• Posted by a hidden member.
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    Mar 19, 2016 8:08 PM GMT
    hello guys

    I have been going to the gym for a few years, but still struggling with effectiveness... talked to many guys but there are too many different types of repeats and sets

    I perform 3x12, but I discovered its more for stretching muscles then not getting muscle mass much.

    i tried 3x12 with same weight, 3x12 with increasing weight but not a change.

    Can someone explain me what sets and repeats and weights increase decrease is to get QUICKLY BIG MUSCLES?
  • Ariodante83

    Posts: 154

    Mar 19, 2016 8:21 PM GMT
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    Mar 19, 2016 9:54 PM GMT

    this helps a lot
  • Posted by a hidden member.
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    Mar 22, 2016 12:36 AM GMT
    Super sets have their place, but it really doesn't need to get that complicated. As long as your workout properly exhausts that muscle group (you feel like you just can't do another set of that same exercise) you're fine.

    I'd focus on doing the traditional six exercises (four sets each) for a particular muscle group per day and just really make sure that your weight is high enough that you really can't do more than ten reps per set.

    Mostly it's about nutrition: guys kill themselves in the gym every day and don't see much improvement because they really just can't get themselves to eat enough. You're going to need at least 1.5g of protein per pound of lean body mass.
  • Hypertrophile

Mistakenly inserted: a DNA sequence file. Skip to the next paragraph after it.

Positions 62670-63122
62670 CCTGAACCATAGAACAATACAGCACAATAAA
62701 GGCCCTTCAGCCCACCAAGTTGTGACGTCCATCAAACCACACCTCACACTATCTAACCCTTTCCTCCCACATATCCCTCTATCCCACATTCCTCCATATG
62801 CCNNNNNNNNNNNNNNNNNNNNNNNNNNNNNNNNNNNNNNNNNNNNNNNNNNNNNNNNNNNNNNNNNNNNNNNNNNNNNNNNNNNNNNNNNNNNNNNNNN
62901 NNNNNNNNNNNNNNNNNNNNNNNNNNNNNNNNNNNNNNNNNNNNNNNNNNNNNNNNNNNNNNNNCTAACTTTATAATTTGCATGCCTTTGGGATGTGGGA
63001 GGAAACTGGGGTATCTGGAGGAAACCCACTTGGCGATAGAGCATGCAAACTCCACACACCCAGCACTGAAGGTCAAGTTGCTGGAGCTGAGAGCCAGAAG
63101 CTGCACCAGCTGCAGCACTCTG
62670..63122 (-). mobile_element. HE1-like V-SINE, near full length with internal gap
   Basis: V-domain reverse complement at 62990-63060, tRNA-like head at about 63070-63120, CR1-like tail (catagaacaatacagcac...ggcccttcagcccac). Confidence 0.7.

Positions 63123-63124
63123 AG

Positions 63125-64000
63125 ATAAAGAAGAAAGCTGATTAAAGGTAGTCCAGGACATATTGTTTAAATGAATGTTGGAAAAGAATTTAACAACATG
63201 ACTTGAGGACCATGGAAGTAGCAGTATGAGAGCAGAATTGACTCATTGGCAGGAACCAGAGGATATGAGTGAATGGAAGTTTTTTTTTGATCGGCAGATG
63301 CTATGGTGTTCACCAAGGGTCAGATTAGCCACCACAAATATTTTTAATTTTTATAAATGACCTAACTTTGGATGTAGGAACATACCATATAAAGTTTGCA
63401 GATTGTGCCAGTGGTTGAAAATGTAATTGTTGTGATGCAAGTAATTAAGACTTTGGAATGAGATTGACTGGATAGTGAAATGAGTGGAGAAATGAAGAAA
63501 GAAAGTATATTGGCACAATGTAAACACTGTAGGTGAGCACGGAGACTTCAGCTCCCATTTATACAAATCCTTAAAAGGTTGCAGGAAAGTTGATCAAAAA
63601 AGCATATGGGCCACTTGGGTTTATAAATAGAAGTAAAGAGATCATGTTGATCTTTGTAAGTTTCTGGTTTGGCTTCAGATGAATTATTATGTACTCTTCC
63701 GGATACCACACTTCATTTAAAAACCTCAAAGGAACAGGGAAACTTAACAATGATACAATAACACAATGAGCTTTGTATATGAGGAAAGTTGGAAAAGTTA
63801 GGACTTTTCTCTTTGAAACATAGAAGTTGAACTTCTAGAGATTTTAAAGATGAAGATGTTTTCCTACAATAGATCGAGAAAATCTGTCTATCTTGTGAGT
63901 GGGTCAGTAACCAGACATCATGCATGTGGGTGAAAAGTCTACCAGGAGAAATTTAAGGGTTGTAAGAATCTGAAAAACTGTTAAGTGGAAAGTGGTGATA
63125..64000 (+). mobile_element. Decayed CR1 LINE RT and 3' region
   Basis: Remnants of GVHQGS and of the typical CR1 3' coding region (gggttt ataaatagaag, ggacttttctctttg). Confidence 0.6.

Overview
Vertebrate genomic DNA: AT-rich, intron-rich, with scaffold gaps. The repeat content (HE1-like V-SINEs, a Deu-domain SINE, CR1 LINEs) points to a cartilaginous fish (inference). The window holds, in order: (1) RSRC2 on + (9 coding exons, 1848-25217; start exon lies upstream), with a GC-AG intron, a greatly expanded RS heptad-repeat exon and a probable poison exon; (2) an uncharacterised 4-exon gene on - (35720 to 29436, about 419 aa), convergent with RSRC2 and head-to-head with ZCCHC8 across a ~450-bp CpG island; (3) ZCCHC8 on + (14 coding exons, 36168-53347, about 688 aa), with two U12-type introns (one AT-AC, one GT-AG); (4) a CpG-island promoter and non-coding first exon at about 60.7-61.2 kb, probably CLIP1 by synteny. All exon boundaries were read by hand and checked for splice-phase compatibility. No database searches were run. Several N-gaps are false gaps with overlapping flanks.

Posts: 1021

    Mar 23, 2016 1:36 AM GMT
    I have had the most gains with two similar programs. Hypertrophy Specific Training (HST), and Jim Stoppani's Shortcut to Size. The title of the second one is a bit of a hype if you ask me, but it's a sound program. Go to bodybuilding.com/shortcut to see the whole thing.

    Both are based on the principals of progressive resistance, periodization, and overload training. In a nutshell, over a 12 week period you are increasing weights and decreasing reps every week, taking every set to failure. One key to these programs is to take a week to ten days off at the end of 12 weeks, or sooner if you start to notice symptoms of overtraining. The purpose is to intentionally de-train your muscles. While you won't lose much size, you'll lose a little strength. That is ok because when you return to training, your muscles with again respond to less weight than you were using at the end of the 12 week training cycle.

    Diet wise, I had to gradually increase my daily average intake every week, by 200-300/day, until I started gaining. Doing this I found that it takes me about 3500-4000 calories a day to start gaining about a pound a week. I check my weight and body composition every Saturday morning to make sure that my gains are mostly muscle. With that I find that taking in about 50 grams of protein 6-7 times a day is about right.

    The only way you can be sure you're getting the proper amount of all macronutrients is to keep a log. I use a spreadsheet for this, but there are several apps you can get online for free. I find the spreadsheet much easier. A training log is also an absolute must IMO. That is the only way you know you used more weight and/or performed more reps each workout.
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    Mar 23, 2016 1:53 AM GMT
    It probably really depends on what you mean by "quick". I think there are certainly exercises and approaches to training that are more conducive to muscle growth but I don't know that I have ever found anything that I would describe as quick.

    I base my workouts around the big compound lifts. Deadlifts, Squats, Bench, Overhead Press and Wighted Pull-ups. I do a four week cycle with my weights going up during weeks 1-3 and the reps doing down. Week 4 is a deload week where the weight comes down and the reps go up.

    In my personal experience, working with heavier weights and low reps works best for adding muscle. I do some higher rep work after I do the heavier work to completely deplete the muscles but every workout starts heavy.